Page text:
[Skip to Content]
Access to paid content on this site is currently suspended due to excessive activity being detected from your IP address 54.204.139.136. Please contact the publisher to request reinstatement.
[Skip to Content Landing]
Article
February 20, 1981

Van Gogh's VisionDigitalis Intoxication?

Author Affiliations

From the Georgetown University School of Medicine, Washington, DC.

JAMA. 1981;245(7):727-729. doi:10.1001/jama.1981.03310320049025
Abstract

Vincent van Gogh, the Dutch postimpressionist painter, died in 1890. He was an uncommon man. Automutilation, depression, insanity, and suicide are part of his medical history. During the last few years of his life, his paintings were characterized by halos and the color yellow. Critics have ascribed these aberrations to innumerable causes, including chronic solar injury, glaucoma, and cataracts. Van Gogh may have been under the influence of digitalis intoxication and its side effects: xanthopsia and coronas. This hypothesis is based on his twice having painted his physician holding a foxglove plant; that this medicine was used in the latter part of the 19th century in the treatment of epilepsy; and that the toxic effects of digitalis may have, in part, dictated the artist's technique.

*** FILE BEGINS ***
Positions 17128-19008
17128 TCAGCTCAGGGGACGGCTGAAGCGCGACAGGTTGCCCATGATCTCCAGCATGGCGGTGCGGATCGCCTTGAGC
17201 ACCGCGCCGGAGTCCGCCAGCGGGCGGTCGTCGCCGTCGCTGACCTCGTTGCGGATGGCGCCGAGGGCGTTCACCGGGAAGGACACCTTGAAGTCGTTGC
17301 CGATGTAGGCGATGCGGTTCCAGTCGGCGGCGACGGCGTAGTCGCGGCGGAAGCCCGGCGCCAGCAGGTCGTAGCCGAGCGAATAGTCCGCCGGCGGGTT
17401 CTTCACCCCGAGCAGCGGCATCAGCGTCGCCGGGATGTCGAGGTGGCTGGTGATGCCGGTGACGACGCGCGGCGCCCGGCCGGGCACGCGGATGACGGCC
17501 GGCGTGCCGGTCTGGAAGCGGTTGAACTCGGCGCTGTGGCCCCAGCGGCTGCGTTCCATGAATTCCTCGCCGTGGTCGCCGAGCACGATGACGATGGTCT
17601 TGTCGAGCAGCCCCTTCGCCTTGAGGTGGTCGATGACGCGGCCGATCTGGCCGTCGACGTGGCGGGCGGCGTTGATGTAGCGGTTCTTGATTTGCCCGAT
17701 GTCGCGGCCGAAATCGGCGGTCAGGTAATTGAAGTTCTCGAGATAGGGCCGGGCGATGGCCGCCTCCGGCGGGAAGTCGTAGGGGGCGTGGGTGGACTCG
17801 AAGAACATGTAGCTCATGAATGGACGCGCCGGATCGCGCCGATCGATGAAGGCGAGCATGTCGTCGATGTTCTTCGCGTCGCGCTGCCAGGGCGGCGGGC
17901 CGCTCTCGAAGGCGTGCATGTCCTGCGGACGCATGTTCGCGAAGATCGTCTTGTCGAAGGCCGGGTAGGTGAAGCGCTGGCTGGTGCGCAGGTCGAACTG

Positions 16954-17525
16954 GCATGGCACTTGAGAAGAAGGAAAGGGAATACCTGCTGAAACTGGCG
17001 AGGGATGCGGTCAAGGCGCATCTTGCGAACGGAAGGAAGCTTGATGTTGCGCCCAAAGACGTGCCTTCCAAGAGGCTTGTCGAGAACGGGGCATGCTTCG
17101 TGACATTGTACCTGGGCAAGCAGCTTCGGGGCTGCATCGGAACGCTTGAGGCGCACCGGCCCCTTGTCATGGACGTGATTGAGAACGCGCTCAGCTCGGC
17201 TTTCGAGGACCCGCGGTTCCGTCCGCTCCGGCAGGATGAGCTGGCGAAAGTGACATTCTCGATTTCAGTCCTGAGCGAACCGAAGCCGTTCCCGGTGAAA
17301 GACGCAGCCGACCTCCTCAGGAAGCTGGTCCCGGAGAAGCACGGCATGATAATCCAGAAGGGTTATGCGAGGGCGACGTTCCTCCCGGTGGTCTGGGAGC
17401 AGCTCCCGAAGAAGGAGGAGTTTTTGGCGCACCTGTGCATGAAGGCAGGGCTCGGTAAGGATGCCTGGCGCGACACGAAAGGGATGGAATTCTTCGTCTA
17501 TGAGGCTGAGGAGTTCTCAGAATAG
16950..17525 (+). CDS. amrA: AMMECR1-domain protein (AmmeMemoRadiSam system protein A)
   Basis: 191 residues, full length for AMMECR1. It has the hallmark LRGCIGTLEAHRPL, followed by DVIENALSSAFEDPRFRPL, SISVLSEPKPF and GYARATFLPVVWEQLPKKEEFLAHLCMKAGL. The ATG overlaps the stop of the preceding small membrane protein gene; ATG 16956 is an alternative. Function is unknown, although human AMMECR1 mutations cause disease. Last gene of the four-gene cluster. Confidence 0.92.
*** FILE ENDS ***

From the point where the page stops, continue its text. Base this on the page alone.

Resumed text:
(JAMA 1981;245:727-729)

×